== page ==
The Athens Review
The talk wasn’t all about donkeys and elephants at the “Pancakes and Politics” political forum at St. Stephen’s Anglican Church in Athens, Saturday.
County Judge Richard Sanders was present to explain that the The Texas Agricultural Code states that the freeholders of a county, or area within a county, may petition Commissioners Court for an election, determining if horses, mules, jacks, jennies, donkeys, hogs, sheep or goats are to be permitted to run at-large.
Sanders explained that about 60 years ago, the county voted to become “closed range” for all but hogs, sheep and goats. That status means that the owner of the livestock is not required to fence in his animals. The onus is on the property owner to put a fence around his property, if he wants to keep the hogs, sheep and goats away.
Democrat Rick Simmons, running for Constable Precinct 5, said his experience makes him a good choice for the job. Simmons, 53, said he has 26 years of community service, with many of those as a police officer.
Simmons said he has maintained a good relationship with the Henderson County Sheriff’s Office. He is facing incumbent Republican Brad Miers in the general election.
“When I started this thing, I was told that it is a Republican stronghold, and I really shouldn’t go any further with it,” Simmons said. “But we hit the ground running, and I think I’ve got my boy scared, because he knows we’re serious.”
Simmons said law enforcement needs to have a good rapport with the public, because their input is valuable in watching for suspicious activities.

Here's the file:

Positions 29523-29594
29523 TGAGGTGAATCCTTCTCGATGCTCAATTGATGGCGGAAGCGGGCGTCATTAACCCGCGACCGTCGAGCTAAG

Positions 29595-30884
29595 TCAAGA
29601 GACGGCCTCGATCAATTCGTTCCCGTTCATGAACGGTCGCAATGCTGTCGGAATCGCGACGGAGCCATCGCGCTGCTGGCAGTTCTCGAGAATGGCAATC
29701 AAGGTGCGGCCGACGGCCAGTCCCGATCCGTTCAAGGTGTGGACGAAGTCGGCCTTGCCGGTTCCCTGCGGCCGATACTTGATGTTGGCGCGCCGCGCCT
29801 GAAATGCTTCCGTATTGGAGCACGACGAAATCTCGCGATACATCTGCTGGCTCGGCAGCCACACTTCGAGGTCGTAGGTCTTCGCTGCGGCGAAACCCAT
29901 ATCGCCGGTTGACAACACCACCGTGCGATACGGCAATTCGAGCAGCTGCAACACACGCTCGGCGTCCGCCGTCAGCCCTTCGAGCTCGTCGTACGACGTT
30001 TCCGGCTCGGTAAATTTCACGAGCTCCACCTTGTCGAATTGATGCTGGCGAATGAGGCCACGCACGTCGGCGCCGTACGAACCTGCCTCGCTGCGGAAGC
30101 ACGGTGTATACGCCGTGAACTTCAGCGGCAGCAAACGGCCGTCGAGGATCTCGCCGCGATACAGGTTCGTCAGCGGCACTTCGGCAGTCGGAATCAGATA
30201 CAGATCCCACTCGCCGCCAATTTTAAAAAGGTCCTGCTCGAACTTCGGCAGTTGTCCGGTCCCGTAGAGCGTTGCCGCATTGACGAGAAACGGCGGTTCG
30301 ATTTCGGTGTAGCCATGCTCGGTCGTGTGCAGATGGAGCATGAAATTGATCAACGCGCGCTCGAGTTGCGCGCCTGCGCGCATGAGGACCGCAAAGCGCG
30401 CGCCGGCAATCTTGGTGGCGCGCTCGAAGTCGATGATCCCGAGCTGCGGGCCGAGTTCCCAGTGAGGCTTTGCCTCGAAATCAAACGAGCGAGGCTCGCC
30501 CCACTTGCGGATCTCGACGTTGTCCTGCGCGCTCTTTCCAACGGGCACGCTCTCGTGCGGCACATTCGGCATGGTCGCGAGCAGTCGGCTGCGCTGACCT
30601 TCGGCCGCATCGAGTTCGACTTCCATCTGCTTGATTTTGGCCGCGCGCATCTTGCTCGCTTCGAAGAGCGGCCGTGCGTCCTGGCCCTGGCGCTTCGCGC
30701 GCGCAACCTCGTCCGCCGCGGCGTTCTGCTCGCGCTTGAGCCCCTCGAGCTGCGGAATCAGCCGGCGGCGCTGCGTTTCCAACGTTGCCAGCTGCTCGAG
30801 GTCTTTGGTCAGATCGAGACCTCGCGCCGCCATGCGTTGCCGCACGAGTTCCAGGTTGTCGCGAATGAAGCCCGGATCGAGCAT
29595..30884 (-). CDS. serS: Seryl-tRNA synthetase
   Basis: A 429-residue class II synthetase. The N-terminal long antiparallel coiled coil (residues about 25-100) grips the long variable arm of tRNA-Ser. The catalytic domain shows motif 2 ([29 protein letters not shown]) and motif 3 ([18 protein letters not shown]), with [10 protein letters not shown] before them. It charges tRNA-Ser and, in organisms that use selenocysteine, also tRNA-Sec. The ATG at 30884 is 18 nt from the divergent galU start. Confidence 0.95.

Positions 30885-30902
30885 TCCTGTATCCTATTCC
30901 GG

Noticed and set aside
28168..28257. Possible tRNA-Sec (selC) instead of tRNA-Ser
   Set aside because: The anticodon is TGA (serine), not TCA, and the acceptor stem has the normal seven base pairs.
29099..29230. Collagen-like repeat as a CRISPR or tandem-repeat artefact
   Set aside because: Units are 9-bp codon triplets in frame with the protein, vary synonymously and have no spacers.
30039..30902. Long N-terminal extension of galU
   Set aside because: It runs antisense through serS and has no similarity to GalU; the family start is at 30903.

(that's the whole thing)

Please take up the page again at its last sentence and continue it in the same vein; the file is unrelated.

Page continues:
“You’ve got to have the people help you see things. You’ve got to meet us half-way.”
Precinct 1 County Commissioner Candidate David McGlaun is running for the vacant seat left by Joe Hall, who’s retiring at the end of the current term.
McGlaun told the audience that he has been a heavy-equipment operator for the precinct for the past five years. He worked for Central Plains Construction for six years as a heavy-equipment operator in highway construction. In 1990, he moved to a position with BFI, the world’s largest waste-management company, where he built all weather roads, and disposal sites while maintaining compliance with Texas Commission on Environmental Quality standards.
Democratic Sheriff candidate Bill Burton spoke on behalf of his bid to unseat Republican Ray Nutt. Burton said he has no animosity toward Nutt, but thinks it’s time for new leadership in the office. Burton said his varied experience, including a stint as Precinct 1 Justice of the Peace, qualifies him for the job.
Nutt was represented by Maj. Botie Hillhouse, who disagreed with a published claim, cited by Burton that the county was at one time “methamphetamine capital” of Texas.
Hillhouse, who was with the sheriff’s department at the time, said the county got the “meth-capital” designation, because it received a grant, and created a drug enforcement unit.
The county was required to document the drug enforcement activities of the unit, and turned in reports of several meth-lab raids. Because the county was documenting more drug arrests, the statistics created the appearance that the county’s drug problem was worse than in other counties of the state, Hillhouse said.